<< Previous Next >>

Maidenhair Fern

Maidenhair Fern
Photo Information
Copyright: Murray Lines (mlines) Gold Star Critiquer/Silver Workshop Editor/Gold Note Writer [C: 556 W: 26 N: 668] (3116)
Genre: Plants
Medium: Color
Date Taken: 2008-01-27
Categories: Water Plants
Camera: Sony Cybershot
Exposure: f/3.5, 1/40 seconds
More Photo Info: [view]
Photo Version: Original Version, Workshop
Date Submitted: 2008-02-20 1:23
Viewed: 8184
Points: 8
[Note Guidelines] Photographer's Note
Maidenhair fern is an easily recognised fern in the bush. Unsure if it is a native or a garden-escape plant. They always look so fresh and lovely, hence the name no doubt.

Adiantum (maidenhair fern) is a genus of about 200 species of ferns in the family Pteridaceae, though some researchers place it in its own family, Adiantaceae. The genus name comes from the Greek, meaning "not wetting", referring to the fronds' ability to shed water without becoming wet.

They are distinctive in appearance, with dark, often black stipes and rachises, and bright green, often delicately-cut leaf tissue. The sori are borne submarginally, and are covered by reflexed flaps of leaf tissue which resemble indusia. Dimorphism between sterile and fertile fronds is generally subtle.

They generally prefer humus-rich, moist, well-drained sites, ranging from bottomland soils to vertical rock walls. Many species are especially known for growing on rock walls around waterfalls and water seepage areas.

The highest species diversity is in the Andes in South America. Fairly high diversity also occurs in eastern Asia, with nearly 40 species in China.

Two species are commonly native to the eastern United States, with one of these common to western Europe. The Five-finger fern (Adiantum pedatum) is a distinctively American species, with a highly distinctive frond form and a bifurcating frond that radiates pinnae on one side only (see photo in taxobox). It grows from sub-arctic North America into the deep south of the U.S. The other American species, which also grows in Europe, is the Venus-hair fern (Adiantum capillus-veneris). This fern is strictly a southern species in the U.S., and in Europe is confined to the mild, humid Atlantic fringes, including the west of the British Isles. A species in the western United States, specifically California, is Caifornia Maiden Hair (Adiantum jordanii).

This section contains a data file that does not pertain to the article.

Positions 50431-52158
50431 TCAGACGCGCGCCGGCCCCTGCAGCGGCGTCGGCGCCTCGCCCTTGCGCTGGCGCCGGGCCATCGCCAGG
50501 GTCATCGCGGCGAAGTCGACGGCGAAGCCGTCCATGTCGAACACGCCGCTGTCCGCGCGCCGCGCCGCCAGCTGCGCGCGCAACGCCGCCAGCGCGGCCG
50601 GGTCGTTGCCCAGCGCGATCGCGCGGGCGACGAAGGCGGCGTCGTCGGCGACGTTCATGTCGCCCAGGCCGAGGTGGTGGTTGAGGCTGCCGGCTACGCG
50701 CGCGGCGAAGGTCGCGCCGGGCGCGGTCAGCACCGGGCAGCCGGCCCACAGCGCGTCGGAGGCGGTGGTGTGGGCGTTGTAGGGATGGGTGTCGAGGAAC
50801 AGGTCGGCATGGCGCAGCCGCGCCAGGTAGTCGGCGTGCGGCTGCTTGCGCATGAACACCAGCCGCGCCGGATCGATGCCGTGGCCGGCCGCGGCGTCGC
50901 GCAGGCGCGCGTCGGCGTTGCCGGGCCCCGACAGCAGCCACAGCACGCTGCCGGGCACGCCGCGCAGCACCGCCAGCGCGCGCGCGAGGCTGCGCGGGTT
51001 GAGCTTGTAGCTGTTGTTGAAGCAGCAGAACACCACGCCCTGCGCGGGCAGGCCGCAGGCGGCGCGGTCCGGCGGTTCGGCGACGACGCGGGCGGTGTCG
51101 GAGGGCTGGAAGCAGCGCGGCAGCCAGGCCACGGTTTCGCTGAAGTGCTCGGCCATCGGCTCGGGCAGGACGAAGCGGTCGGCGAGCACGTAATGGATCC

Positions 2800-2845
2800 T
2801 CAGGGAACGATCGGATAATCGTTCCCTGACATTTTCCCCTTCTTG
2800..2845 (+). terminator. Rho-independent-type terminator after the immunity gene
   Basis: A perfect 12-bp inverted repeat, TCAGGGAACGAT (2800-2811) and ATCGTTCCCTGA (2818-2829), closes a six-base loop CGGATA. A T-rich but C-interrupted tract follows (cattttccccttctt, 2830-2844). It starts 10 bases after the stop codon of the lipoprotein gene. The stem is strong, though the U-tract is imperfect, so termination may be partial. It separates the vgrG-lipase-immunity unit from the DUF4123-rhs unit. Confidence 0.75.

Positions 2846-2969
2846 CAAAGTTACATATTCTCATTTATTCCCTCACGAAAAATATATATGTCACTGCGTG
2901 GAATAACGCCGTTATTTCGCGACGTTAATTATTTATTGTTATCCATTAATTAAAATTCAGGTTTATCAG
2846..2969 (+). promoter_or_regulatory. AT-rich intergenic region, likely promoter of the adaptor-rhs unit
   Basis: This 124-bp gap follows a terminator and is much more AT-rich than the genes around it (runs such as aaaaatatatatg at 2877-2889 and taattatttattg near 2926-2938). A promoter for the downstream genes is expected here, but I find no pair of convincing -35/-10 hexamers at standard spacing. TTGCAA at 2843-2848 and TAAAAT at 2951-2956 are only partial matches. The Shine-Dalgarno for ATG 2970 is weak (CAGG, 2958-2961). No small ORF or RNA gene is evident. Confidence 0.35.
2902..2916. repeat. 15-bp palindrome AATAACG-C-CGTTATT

There is a rich Adiantum flora in New Zealand with 3 endemic species (A. cunninghamii, A. viridescens and A. fulvum)in a total of 10 recorded species. Many of these are common especially in the west and south of the islands.

Many species are grown in the horticultural trade, including both of the species mentioned, as well as a number of tropical species, including A. raddianum and A. peruvianum.

jusninasirun, Ena, pierrefonds has marked this note useful
Only registered TrekNature members may rate photo notes.
Add Critique [Critiquing Guidelines] 
Only registered TrekNature members may write critiques.
You must be logged in to start a discussion.

Critiques [Translate]

Very nice composition of this lace-like fern Murray, the high color contrast really warms the scene, TFS my friend.

Hello Murray,

Thanks for sharing this useful notes on this fern. Nicely spread in good lighting for a post in sharpness and details.


  • Great 
  • Ena Gold Star Critiquer/Gold Star Workshop Editor/Gold Note Writer [C: 324 W: 61 N: 594] (2454)
  • [2008-02-21 1:36]

Hi Murray,
Beautiful composition!
Nice combination of colors and good illumination!

Hi Murray,

A nice image of the maidenhair fern, the point of view is showint the details and colors of the plant. The photo is clear and precise. The luminosity brings out the colors. Have a nice day.


Calibration Check